If you’re a performing musician and you’ve around a lot of loud music, you’ve probably started to protect your ears with earplugs. Since the late ’80s, I’ve almost always worn some sort of hearing protection at gigs and rehearsals. But ear plugs have disadvantages, most notably of which is separation you feel from the other members of the band. The answer for many performers is in-ear monitors, which I’ve used since 2007.
Ultimate Ears were recommended to me by Jonni Lightfoot, the bass player for Air Supply. He swears by his, and UE makes a wide variety of models. I decided to order their universal models, the UE 900S, and their flagship custom-fitted UE 18 Pros. First, I’ll talk about the features and differences of both, then I’ll offer comparisons between the models.
Both models have some similar features including noise isolation, tangle-resistant braided cables, and multiple armatures (like speakers, armatures generate the sound) with passive frequency crossovers and multiple bores through which the sound is directed. The cables are user-interchangeable and terminated with a right-angle 3.5mm stereo connector. Once they’re in your ears, they offer -26 dB of isolation, which allows you to hear your monitor mix with less bleed from the stage sound. Some of their custom-fitted models can be ordered with an ‘ambient feature’ that lets some stage sound through at the expense of a little low end. This is a popular option for performers who use in-ear monitors and foldback wedges simultaneously.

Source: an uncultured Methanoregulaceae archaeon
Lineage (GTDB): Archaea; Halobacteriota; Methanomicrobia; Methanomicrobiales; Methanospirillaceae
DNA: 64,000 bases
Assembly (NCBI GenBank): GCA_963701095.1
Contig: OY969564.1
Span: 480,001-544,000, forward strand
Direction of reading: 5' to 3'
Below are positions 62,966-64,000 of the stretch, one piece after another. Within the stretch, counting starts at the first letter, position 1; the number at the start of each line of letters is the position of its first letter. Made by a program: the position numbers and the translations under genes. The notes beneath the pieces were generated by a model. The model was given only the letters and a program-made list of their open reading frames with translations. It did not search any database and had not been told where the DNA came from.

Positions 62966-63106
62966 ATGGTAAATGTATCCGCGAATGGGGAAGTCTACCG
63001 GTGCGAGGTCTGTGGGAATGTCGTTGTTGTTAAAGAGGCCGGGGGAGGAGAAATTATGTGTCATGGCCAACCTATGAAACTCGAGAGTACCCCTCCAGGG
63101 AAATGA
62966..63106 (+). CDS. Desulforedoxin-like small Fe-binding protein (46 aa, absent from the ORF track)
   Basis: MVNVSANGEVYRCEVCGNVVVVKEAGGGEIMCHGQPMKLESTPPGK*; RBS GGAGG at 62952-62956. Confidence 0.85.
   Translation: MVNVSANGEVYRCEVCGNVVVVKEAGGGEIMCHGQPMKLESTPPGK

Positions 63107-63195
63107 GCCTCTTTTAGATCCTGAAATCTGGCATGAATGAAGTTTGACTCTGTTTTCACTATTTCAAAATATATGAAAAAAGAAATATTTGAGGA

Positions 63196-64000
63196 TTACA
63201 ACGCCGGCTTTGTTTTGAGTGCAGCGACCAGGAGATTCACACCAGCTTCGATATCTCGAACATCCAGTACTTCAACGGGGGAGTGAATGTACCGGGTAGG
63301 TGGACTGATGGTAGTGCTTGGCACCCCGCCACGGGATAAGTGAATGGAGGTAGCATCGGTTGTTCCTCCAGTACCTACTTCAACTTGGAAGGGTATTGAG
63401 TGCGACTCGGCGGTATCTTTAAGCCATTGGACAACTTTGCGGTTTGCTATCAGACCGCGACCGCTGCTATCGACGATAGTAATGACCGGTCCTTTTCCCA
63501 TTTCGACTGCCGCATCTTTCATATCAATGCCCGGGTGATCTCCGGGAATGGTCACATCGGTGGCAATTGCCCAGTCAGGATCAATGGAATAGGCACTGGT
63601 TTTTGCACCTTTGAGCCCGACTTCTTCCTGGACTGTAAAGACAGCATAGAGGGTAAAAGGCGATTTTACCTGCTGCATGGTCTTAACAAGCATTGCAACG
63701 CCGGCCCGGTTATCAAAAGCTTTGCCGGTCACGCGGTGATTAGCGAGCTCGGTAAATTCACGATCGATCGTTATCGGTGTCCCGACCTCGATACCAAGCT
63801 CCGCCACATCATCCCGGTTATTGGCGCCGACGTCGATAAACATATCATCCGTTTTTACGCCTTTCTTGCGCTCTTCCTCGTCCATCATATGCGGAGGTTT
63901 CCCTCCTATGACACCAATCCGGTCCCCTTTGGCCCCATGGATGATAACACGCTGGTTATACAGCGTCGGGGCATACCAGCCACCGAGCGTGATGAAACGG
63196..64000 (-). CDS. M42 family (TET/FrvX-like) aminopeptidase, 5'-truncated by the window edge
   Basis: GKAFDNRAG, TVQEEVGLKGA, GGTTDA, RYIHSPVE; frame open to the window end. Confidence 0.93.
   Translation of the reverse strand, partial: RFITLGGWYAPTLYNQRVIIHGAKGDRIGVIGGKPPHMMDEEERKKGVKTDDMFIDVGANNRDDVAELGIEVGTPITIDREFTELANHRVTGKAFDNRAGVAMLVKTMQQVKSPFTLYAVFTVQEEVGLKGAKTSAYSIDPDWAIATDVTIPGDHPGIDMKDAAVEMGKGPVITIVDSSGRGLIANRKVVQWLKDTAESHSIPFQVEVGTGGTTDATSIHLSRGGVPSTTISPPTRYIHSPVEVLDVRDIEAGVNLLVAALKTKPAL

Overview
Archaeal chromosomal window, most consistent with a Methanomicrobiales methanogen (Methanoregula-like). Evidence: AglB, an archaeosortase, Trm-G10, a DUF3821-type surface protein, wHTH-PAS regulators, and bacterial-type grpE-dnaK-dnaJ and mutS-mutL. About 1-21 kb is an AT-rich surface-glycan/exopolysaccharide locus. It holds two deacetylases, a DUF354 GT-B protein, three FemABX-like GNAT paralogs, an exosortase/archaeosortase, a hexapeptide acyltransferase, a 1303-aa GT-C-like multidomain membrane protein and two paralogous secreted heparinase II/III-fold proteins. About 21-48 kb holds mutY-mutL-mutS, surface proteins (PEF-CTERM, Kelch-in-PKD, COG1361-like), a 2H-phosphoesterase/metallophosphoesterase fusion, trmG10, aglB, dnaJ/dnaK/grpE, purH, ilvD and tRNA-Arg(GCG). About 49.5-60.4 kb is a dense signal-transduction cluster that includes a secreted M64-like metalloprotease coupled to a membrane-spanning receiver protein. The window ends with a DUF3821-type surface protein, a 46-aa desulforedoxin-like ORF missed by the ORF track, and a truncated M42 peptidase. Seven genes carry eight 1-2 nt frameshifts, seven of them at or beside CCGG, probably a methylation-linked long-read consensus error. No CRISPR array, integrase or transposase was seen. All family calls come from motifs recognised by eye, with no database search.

Unlike all their other pro monitors, the UE 900S do not require any custom fitting. Instead, they come with six interchangeable tips, the larger of which come in smooth synthetic and memory foam versions. This allows anyone to use the UE 900S right off the shelf. You’ll want to spend some time trying different sizes to see which offers the best fit and feel. EU also provides a complete set of extra tips right in the box. Personally, I liked the synthetic fit a little better.
Because of the universal appeal of the UE 900S, they come with a blue iOS-compatible cable with volume and track select controls, as well as a basic black cable that’s less visible under stage lights. Like the Ford Model-T, you can get the 900S in any color you want…so long as it’s black. The UE 900S have a total of 4 armatures-per-side for different frequencies: sub, low, mid, and high, split between 3 passive crossovers. There are two bores through which the sound is transmitted, one for the low frequencies and one for the mids and highs.